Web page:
Facebook’s plan to open a subsidiary in China has fallen apart, with the country withdrawing its approval for the project.
According to Reuters, a Chinese government database had initially showed that Facebook had gained approval to open an office in Zhejiang, but that registration has now disappeared.
The change means that Facebook is the latest company to feel the impact of U.S.-China trade tensions.
“If China blocks this move by Facebook, it’s another shot across the bow at U.S. tech companies as this tariff battle heats up between China and the Beltway, coupled by the Qualcomm-NXP saga continuing,” GBH Insights analyst Daniel Ives said.
Facebook did not respond to multiple requests for comment, but it said on Tuesday (July 24) that owning the Chinese company would not change its approach to the country, where it was still learning how to operate.
In fact, its approach to China would be similar to what it did in other countries, including Station F in France, Estacao Hack in Brazil, Tech Hub launch in India and Innovation Hub in Korea.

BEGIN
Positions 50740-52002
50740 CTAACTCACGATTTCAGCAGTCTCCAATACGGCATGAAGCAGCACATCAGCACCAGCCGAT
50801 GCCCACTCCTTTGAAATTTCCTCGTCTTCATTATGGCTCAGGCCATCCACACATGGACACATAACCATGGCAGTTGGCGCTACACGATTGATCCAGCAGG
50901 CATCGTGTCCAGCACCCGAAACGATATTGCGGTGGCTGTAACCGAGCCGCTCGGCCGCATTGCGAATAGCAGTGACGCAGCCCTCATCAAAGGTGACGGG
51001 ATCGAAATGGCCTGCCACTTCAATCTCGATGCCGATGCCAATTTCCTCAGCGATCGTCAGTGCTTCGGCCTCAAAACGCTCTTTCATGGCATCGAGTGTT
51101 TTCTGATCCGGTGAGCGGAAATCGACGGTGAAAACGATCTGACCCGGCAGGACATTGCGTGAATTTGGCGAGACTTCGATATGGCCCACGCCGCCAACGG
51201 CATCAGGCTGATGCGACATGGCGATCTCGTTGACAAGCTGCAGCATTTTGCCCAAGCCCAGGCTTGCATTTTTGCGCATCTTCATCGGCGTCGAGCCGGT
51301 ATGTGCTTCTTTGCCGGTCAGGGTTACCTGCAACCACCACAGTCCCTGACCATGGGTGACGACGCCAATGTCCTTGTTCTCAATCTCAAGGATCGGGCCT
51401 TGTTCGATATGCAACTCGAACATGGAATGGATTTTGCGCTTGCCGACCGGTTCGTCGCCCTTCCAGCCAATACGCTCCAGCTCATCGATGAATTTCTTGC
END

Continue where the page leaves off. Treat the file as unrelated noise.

But sources said that the decision to take down the approval came after a disagreement between officials in Zhejiang and the national internet regulator, the Cyberspace Administration of China, which complained that it had not been consulted more closely.
“At first blush it looks like it’s not trade war-related but more free speech-related. China has wanted to control what gets into the public hands, which has made Google and Facebook’s entry difficult there,” Elazar Advisors analyst Chaim Siegel said.
“If the U.S. and China were best buds maybe it could have affected this decision, but I don’t think so,” he added.
The Chinese internet regulator was not immediately available for comment.
“While Facebook had hoped to dip a toe in the market and work with Chinese developers, its very presence appears to have become a large, and incendiary, political question,” said Daniel Morgan, a portfolio manager at Synovus Trust, which holds 73,386 Facebook shares.